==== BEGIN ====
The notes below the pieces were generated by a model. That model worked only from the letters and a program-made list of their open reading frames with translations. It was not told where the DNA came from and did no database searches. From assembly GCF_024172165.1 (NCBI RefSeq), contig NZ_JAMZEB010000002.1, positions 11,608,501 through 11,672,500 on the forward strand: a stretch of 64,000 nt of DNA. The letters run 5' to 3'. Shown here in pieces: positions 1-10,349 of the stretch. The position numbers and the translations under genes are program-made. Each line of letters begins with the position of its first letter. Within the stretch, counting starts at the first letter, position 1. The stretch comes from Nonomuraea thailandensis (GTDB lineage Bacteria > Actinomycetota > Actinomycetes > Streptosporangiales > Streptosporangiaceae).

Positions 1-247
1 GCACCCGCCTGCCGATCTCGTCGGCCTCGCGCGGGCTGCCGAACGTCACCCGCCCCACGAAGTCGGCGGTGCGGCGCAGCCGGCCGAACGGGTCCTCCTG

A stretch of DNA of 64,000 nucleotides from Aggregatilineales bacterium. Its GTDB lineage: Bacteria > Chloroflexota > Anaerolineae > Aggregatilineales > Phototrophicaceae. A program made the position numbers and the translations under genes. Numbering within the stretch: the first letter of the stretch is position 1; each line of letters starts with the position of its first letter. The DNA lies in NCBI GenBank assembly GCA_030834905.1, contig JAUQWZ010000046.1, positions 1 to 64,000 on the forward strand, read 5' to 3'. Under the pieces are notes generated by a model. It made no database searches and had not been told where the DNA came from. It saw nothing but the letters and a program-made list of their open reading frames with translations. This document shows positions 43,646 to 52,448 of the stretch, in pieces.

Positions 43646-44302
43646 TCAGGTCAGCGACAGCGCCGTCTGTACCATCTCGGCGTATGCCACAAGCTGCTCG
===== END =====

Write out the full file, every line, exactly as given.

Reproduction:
The notes below the pieces were generated by a model. That model worked only from the letters and a program-made list of their open reading frames with translations. It was not told where the DNA came from and did no database searches. From assembly GCF_024172165.1 (NCBI RefSeq), contig NZ_JAMZEB010000002.1, positions 11,608,501 through 11,672,500 on the forward strand: a stretch of 64,000 nt of DNA. The letters run 5' to 3'. Shown here in pieces: positions 1-10,349 of the stretch. The position numbers and the translations under genes are program-made. Each line of letters begins with the position of its first letter. Within the stretch, counting starts at the first letter, position 1. The stretch comes from Nonomuraea thailandensis (GTDB lineage Bacteria > Actinomycetota > Actinomycetes > Streptosporangiales > Streptosporangiaceae).

Positions 1-247
1 GCACCCGCCTGCCGATCTCGTCGGCCTCGCGCGGGCTGCCGAACGTCACCCGCCCCACGAAGTCGGCGGTGCGGCGCAGCCGGCCGAACGGGTCCTCCTG

A stretch of DNA of 64,000 nucleotides from Aggregatilineales bacterium. Its GTDB lineage: Bacteria > Chloroflexota > Anaerolineae > Aggregatilineales > Phototrophicaceae. A program made the position numbers and the translations under genes. Numbering within the stretch: the first letter of the stretch is position 1; each line of letters starts with the position of its first letter. The DNA lies in NCBI GenBank assembly GCA_030834905.1, contig JAUQWZ010000046.1, positions 1 to 64,000 on the forward strand, read 5' to 3'. Under the pieces are notes generated by a model. It made no database searches and had not been told where the DNA came from. It saw nothing but the letters and a program-made list of their open reading frames with translations. This document shows positions 43,646 to 52,448 of the stretch, in pieces.

Positions 43646-44302
43646 TCAGGTCAGCGACAGCGCCGTCTGTACCATCTCGGCGTATGCCACAAGCTGCTCG